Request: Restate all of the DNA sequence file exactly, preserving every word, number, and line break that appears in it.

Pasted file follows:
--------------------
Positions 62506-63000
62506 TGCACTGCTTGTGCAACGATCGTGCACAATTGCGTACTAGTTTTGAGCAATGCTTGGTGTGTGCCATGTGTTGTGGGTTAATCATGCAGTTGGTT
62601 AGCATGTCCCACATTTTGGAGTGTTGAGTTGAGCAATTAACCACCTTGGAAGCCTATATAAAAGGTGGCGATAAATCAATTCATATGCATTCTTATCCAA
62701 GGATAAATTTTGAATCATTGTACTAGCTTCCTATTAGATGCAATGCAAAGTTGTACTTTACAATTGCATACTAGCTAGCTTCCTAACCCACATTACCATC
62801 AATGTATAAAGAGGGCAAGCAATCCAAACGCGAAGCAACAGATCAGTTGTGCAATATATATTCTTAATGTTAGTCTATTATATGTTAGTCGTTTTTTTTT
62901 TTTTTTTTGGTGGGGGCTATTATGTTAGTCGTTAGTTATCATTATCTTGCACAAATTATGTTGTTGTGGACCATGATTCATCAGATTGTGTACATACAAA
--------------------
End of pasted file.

Positions 62506-63000
62506 TGCACTGCTTGTGCAACGATCGTGCACAATTGCGTACTAGTTTTGAGCAATGCTTGGTGTGTGCCATGTGTTGTGGGTTAATCATGCAGTTGGTT
62601 AGCATGTCCCACATTTTGGAGTGTTGAGTTGAGCAATTAACCACCTTGGAAGCCTATATAAAAGGTGGCGATAAATCAATTCATATGCATTCTTATCCAA
62701 GGATAAATTTTGAATCATTGTACTAGCTTCCTATTAGATGCAATGCAAAGTTGTACTTTACAATTGCATACTAGCTAGCTTCCTAACCCACATTACCATC
62801 AATGTATAAAGAGGGCAAGCAATCCAAACGCGAAGCAACAGATCAGTTGTGCAATATATATTCTTAATGTTAGTCTATTATATGTTAGTCGTTTTTTTTT
62901 TTTTTTTTGGTGGGGGCTATTATGTTAGTCGTTAGTTATCATTATCTTGCACAAATTATGTTGTTGTGGACCATGATTCATCAGATTGTGTACATACAAA